Quick clicks to health: the World Wide Web, with more than 20,000-plus health sites, may seem like a wild, wild world. So how do you avoid pitfalls—misleading and biased information, charlatans, quacks, and such? Get started with this sampling of proven Internet addresses
Healthfinder, sponsored by the U.S. Department of Health and Human Services, is a gateway to more than 1,800 agencies and organizations. Using a health gateway is often the best first step in a search, say experts. Healthfinder will direct you to preselected, targeted sites, unlike general search engines that do not always produce relevant results. If you're a novice Web surfer, explore the site's databases and guides to common health matters, and the hot topics in the Health News section.
The National Library of Medicine, the world's largest medical library, developed this site, where you can access information about more than 400 diseases and conditions, a guide to pharmaceutical drugs, links to National Institutes of Health clearinghouses, and other helpful resources.
Stop here for news about threatening diseases, traveler's health, immunizations, bicycle safety, dog bites, foodborne illnesses, AIDS, sexually transmitted diseases, and more. M.J. Tooey, deputy director of the Health Sciences/Human Services Library at the University of Maryland, enjoys the Hoaxes and Rumors section, which debunks myths and corrects misinformation.The Harvard School of Medicine stores an array of carefully reviewed, reliable materials here for all to see. For example, search for information on "stroke" and you will receive basic fact sheets, numerous feature articles, news reports, and a diary to help keep track of your blood pressure. Two site programs can be especially useful. Symptom Scout asks questions about symptoms and offers clues for diagnosis. TopicDoc searches MEDLINE, which has a database of 11 million articles, to target the most promising studies. The University of Pennsylvania School of Dental Medicine also oversees a large body of material about dental health and periodontal disease.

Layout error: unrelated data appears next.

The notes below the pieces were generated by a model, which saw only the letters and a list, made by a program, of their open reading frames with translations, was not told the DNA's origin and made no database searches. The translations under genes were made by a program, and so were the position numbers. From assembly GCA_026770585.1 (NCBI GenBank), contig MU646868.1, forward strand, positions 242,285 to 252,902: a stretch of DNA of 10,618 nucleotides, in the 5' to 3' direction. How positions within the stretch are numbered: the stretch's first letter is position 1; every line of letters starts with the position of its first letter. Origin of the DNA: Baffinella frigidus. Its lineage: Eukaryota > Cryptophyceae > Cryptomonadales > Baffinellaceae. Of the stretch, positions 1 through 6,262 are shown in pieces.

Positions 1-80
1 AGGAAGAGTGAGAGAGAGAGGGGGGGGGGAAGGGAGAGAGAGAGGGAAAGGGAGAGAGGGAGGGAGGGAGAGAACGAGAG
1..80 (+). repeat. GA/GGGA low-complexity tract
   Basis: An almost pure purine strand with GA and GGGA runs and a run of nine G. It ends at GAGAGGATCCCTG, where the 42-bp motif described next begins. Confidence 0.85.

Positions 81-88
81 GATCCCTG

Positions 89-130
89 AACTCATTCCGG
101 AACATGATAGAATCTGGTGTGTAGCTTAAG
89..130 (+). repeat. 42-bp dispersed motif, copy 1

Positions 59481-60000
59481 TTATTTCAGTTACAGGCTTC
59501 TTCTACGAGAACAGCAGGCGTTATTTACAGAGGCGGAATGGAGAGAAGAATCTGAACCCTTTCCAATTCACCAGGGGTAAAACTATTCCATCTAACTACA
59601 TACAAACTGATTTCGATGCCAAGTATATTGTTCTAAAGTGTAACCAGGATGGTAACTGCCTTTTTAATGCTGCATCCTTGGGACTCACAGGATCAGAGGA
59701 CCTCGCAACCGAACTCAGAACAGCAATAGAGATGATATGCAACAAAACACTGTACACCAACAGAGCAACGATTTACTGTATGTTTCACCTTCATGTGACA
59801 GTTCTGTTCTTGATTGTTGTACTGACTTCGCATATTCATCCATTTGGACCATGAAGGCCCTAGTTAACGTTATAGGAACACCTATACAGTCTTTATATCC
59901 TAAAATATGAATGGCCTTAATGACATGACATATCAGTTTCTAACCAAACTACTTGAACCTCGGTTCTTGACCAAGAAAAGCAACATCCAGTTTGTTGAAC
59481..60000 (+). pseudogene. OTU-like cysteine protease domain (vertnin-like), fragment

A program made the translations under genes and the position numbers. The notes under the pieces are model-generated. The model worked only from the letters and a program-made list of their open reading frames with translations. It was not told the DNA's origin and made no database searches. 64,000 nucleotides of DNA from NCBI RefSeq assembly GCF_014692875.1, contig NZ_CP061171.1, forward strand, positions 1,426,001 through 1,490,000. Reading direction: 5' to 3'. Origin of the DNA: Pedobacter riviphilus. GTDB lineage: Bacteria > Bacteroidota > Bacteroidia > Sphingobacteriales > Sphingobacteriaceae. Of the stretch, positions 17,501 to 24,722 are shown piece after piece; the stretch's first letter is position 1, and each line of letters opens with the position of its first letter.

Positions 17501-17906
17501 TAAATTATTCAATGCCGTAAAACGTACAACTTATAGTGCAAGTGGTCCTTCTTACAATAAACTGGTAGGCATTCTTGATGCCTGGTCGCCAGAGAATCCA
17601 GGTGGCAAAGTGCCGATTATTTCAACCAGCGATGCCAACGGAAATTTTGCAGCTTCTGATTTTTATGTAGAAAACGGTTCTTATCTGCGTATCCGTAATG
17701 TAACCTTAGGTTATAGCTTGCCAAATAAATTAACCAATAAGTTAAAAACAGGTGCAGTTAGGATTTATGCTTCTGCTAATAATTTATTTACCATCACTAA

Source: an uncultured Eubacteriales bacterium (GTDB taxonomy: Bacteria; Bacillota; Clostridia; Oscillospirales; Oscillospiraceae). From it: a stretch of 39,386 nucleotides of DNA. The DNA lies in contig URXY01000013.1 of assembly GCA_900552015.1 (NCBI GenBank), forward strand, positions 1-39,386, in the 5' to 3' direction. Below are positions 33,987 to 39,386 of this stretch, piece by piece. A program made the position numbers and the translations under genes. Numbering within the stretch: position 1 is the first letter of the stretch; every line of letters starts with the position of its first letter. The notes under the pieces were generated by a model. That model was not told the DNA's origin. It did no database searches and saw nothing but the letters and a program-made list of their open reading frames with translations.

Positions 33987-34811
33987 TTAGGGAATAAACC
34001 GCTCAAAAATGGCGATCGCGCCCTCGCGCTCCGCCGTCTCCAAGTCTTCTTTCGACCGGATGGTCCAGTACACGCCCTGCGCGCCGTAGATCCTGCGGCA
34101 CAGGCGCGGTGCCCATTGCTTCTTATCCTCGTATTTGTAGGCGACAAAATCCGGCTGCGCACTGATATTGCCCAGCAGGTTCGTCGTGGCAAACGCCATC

Click on this site, affiliated with the well-known Mayo Clinic, and you feel at ease with the organized layout. Chock-full of in-depth articles, the editorial content also makes you feel secure. The site offers an index of diseases listed A-Z, 11 Condition Centers (Alzheimer's, for example), and eight Healthy Living Centers (such as Women's Health). If you're faced with various medical tests and treatments, consult the Health Decisions Guide section, which walks you through options. Do note, however, that the slant on information is potentially limiting, since Mayo Clinic specialists provide most of the content.
The American Medical Association, along with six other physician specialty groups, founded this site. Other specialty groups and state medical societies now contribute information. You'll find straightforward, peer-reviewed articles on common ailments. However, the library's rare conditions section may disappoint. "The library has good, credible information, but it's not research-oriented," says M.J. Tooey. "If I were interested in lung cancer, I'd get an overview here, then go to a cancer-specific site to answer more complex questions."
This site is the consumer-health version of Medscape, a company that publishes medical information for healthcare professionals. It carries original articles produced by staffs at CBS and Medscape. You'll find information categorized in three sections: Diseases and Conditions, Family Health, and Healthy Lifestyle. The site contains write-ups on common conditions, pharmaceutical drugs, and medical tests.